Having kids has been revelatory for Houck. “I didn’t have a very good example of family stuff, so it didn’t seem to me that it could be as joyful as it is,” he says. He talks about staying up all night with his little boy, who was unusually chatty and had a fever. Houck describes the experience as “like hanging out with your drunkest friend who is out of control but utterly delightful. I was like, all right man, I’ll sit here with you.”

While a couple of the songs on C’est La Vie have their origins in Houck goofing around with the kids (“tootin’ on a melodica,” for example), writing remains a solitary process. “It takes a long time to get untangled from real life, and enter this space,” he says. “You have to turn off your outside voice, and get inside. So far I haven’t learned to share that space with anyone.”

One thing that has characterised all of Houck’s releases as Phosphorescent, however, is that they’re shot through with longing and melancholy, and for all its newfound buoyancy, C’est La Vie is no exception. The song Christmas Down Under has its narrator beach-bound and bewildered by life, waves of lap-steel guitar framing Houck’s own take on David Byrne’s baffled “How did I get here?”

“When you let yourself love something, the paradox is right there,” says Houck. “I’m devastated that [my children] are going to be gone, and I’m going to be gone, and there’s nothing that you can do about that. This is it: the sadness inherent in everything. The disorientation as well. What are we doing? What is this? It’s kind of inescapable.”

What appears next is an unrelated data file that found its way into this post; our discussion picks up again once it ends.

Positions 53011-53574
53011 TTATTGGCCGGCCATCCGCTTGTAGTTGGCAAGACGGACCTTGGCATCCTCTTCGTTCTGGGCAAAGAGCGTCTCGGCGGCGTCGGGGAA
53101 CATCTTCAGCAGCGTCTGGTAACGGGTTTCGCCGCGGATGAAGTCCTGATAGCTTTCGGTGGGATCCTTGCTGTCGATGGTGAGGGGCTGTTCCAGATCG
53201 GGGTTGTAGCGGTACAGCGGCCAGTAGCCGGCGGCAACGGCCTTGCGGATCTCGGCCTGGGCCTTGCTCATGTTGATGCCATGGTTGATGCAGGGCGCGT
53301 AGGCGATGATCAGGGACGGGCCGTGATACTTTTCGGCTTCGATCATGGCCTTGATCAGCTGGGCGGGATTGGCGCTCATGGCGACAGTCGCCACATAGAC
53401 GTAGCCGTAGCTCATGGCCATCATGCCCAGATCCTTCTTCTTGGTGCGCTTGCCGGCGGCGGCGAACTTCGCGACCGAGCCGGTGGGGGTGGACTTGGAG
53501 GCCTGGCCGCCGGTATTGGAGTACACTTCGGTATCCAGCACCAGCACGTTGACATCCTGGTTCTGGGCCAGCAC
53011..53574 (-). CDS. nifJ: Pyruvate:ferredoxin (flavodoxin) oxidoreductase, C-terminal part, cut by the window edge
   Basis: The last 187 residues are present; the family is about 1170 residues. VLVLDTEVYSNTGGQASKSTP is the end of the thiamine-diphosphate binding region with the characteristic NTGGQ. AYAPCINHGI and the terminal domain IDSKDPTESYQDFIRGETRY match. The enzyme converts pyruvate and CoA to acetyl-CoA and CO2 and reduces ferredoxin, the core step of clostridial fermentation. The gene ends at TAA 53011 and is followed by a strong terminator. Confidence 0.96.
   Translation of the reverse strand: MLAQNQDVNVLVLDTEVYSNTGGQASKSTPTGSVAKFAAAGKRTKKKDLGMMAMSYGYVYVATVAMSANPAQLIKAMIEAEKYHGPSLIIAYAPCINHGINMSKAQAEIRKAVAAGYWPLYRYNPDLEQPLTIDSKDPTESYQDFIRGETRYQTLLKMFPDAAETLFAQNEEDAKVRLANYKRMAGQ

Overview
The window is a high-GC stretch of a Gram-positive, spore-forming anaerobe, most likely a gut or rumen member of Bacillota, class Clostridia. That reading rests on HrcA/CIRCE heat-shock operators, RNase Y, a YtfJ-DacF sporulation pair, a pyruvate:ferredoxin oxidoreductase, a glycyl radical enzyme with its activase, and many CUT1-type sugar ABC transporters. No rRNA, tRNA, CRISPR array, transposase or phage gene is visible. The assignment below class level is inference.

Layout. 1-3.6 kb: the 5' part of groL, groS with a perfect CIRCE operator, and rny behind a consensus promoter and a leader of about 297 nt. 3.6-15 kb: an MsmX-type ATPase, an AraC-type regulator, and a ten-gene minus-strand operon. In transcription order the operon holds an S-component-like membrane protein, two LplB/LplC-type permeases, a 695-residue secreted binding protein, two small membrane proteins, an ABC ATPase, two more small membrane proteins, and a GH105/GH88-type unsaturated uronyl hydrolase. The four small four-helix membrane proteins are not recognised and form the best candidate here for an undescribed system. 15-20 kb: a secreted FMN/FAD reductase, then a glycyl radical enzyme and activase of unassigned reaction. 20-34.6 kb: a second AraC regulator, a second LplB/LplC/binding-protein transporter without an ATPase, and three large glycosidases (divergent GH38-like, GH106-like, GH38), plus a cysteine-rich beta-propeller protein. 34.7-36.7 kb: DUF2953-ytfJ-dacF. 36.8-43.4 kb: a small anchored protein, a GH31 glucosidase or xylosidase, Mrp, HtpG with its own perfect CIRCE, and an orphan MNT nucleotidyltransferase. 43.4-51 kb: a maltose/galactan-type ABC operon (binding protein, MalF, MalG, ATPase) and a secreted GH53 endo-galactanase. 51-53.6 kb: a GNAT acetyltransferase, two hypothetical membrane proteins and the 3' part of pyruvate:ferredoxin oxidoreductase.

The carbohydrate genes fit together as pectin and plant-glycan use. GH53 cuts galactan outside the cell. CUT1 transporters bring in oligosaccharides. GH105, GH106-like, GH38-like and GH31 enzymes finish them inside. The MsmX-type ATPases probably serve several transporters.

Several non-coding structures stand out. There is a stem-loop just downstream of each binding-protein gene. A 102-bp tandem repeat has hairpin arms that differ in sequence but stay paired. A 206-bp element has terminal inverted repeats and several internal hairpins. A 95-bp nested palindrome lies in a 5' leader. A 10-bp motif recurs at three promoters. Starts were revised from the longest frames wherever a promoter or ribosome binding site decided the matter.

Being hospitalised by meningitis flipped Houck’s worldview, again. “I could’ve died,” he says quietly. “I’ve been lucky in the sense that I’ve had good health my whole life. This was the first time that I was just like, holy shit – in a heartbeat, this is a whole ’nother ballgame.”

For Houck, building his own studio, Spirit Sounds, became part of his process of rehabilitation. It started simply enough, when he stumbled across a 1970s recording console in Nashville two years ago. “I was spending so much time trying to make my records sound like the records that I loved from the late 70s,” he says, “so my idea was, why don’t I just get one of the machines I can do that stuff on? Really naively thinking that it wouldn’t be jumping in way over my head to restore it.” The only place Houck could find for it was a empty warehouse, with no power; again, he thought he could it get up and running in a few weeks, but “ended up on a six-month odyssey of watching [instructional] YouTube videos and running wires.”

Schornikow joked that whether he knew it or not, Houck was working through something. “She said, ‘You wouldn’t make this difficult if you were actually ready to record [laughs].’ And she must be right. I made it excruciatingly difficult, and this record could’ve been made so much more easily. I don’t know if that suffer-for-your-art feeling is something I just can’t shake.”

C’est La Vie closes with Black Waves / Silver Moon, a vast seascape of shifting textures and rippling harmonies: the sound of Houck finally surrendering to these unpredictable tides of life, with a newfound clarity on mortality. “It is at once the most profound and horrifying thing, but it’s also the most normal thing that every single one of us is going to do,” he says. “It’s just such a mindfuck, honestly.”